Time to switch to LED light bulbs?

By | April 4, 2013

Switching to CFLs or LEDs?

We’ve tried several different brands of CFLs & LEDs over the years. My own conclusion: currently LEDs work well in specific lighting situations such as spots, or places where you only need a lower level of light like corners or lobbies. But for main illumination, the sweet spot has not been reached. True the lumen/watt ratio is improving, but even on the more powerful LEDs, you’re still only getting about 1/2 to 2/3rds of the total lumen output per bulb.

Therefore you need to install additional bulbs at greater expense. The other issue with LEDs is that you really pay for what you get. There is a huge variation in quality of the components: but typically the ICs burn out much faster if there is inadequate airflow.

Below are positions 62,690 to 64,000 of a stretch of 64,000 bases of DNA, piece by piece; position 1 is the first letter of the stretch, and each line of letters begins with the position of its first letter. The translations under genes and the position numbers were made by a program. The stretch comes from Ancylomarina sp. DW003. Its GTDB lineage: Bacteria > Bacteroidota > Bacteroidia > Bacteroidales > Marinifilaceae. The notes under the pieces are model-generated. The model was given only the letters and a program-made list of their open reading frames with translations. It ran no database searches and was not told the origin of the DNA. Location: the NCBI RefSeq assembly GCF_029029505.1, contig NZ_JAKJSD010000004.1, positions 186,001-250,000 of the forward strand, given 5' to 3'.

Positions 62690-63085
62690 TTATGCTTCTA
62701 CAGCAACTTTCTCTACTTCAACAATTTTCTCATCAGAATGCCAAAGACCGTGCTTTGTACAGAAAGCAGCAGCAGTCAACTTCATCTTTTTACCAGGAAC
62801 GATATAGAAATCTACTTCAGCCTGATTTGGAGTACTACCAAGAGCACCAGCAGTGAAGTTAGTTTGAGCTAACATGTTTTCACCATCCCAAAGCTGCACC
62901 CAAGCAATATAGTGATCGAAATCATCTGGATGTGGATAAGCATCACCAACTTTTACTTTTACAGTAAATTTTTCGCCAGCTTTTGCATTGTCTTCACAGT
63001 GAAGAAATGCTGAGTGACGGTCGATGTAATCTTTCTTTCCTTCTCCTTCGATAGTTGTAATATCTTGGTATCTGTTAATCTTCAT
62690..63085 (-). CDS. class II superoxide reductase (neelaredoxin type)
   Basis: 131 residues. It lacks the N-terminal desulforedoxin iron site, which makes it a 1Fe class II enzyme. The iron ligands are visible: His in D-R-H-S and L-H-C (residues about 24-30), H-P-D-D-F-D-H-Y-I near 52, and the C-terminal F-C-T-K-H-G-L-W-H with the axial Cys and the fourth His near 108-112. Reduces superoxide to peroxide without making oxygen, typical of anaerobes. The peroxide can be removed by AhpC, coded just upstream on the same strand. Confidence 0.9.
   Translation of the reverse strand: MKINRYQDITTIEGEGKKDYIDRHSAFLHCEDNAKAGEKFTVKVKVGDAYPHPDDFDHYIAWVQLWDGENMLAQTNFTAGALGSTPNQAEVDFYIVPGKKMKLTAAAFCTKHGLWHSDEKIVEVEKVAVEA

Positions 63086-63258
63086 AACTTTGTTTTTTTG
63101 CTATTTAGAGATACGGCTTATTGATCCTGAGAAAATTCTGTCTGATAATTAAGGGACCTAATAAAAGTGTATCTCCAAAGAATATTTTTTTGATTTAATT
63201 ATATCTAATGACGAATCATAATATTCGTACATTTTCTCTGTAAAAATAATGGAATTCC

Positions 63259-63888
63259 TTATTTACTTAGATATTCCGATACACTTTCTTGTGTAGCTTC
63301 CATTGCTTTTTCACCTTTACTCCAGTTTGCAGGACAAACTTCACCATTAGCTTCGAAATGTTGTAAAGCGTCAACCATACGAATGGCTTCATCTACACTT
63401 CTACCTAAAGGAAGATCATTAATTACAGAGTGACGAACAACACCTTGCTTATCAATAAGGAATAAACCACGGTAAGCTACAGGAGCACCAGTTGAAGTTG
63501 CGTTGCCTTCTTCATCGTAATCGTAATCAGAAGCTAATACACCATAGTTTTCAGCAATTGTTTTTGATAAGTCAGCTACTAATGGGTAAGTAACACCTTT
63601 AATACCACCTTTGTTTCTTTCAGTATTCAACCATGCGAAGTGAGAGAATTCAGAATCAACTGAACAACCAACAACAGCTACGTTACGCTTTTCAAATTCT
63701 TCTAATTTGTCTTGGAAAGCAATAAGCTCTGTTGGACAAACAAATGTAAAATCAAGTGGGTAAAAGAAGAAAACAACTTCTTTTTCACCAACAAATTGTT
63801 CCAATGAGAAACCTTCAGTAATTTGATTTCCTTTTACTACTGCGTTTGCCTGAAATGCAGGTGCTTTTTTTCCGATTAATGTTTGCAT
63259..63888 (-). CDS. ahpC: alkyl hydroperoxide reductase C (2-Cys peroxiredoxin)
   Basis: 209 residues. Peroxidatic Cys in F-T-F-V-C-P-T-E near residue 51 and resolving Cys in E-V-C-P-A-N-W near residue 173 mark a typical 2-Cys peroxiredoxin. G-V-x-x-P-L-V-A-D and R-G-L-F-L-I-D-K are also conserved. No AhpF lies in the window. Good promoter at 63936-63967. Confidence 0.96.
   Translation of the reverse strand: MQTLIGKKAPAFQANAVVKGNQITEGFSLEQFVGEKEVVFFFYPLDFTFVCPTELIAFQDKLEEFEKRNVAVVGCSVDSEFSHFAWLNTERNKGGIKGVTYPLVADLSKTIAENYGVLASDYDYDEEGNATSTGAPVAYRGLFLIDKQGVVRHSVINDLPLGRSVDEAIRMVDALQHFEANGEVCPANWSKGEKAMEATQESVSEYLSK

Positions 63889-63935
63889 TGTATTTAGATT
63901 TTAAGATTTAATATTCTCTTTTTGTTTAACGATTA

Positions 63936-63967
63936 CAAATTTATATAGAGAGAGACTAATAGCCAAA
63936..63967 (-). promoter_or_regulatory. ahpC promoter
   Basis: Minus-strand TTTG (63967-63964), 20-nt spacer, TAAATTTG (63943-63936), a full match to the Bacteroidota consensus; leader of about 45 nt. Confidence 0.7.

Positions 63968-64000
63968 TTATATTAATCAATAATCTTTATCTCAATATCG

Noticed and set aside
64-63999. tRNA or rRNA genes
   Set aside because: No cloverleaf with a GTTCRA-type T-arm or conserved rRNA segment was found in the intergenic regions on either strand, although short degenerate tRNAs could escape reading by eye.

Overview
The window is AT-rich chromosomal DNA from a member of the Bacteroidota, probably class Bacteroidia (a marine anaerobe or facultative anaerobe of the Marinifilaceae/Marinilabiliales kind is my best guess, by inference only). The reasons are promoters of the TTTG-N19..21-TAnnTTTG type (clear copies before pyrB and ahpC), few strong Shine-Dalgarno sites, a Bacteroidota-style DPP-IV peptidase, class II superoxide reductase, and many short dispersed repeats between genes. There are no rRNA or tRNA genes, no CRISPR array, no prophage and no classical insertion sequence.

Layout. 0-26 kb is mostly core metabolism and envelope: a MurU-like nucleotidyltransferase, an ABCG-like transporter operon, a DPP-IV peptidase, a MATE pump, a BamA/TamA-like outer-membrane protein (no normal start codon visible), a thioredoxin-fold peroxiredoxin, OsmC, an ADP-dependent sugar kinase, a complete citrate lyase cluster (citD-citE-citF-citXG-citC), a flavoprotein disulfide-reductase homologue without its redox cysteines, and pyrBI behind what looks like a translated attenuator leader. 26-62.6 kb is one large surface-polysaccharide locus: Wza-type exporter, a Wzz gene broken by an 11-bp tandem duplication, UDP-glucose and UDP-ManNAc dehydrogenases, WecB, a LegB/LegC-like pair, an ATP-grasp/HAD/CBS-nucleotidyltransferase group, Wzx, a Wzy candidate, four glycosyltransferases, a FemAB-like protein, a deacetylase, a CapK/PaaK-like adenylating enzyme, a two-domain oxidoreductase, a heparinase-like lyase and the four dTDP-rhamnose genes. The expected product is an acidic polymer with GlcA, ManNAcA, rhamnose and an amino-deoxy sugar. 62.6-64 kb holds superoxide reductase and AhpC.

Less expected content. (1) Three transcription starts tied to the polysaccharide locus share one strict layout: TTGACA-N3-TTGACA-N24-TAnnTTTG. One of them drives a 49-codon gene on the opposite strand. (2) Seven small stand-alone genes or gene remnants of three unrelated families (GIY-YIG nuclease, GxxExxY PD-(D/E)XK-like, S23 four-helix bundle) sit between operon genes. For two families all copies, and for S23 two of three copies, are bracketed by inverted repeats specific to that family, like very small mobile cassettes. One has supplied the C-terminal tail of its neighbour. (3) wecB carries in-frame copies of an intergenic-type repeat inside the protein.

For CFLs, the only brands we buy now for home & business are Philips & GE. Most of the local brands, esp. the mid2low priced CFLs, and B&Q have poor to terrible life expectancy. I know this because our community replaced all their strips lighting with these (to save money), but ended up having to replace the CFLs frequently. Traditional tubes last for ages, but not the cheap CFLs. I also know that after switching to more expensive bulbs, I don’t have to replace them nearly as often. oh, and the 32-w CFLs are apparently prone to heating issues, too. We spent a bit of money installing 32w, but found half of them burned out fast. So now it’s all 27w units.

Either way, if you are concerned about the amount of light output, and replacing halogen spots or incandescent bulbs, DON’T follow the manufacturers recommendations. 1 8w CFL is not the equivalent of 40w. And one 5w LED isn’t either. Measure the light output, not the energy input. And if necessary, double up the CFLs, you’ll still save money on the electricity, just not as much.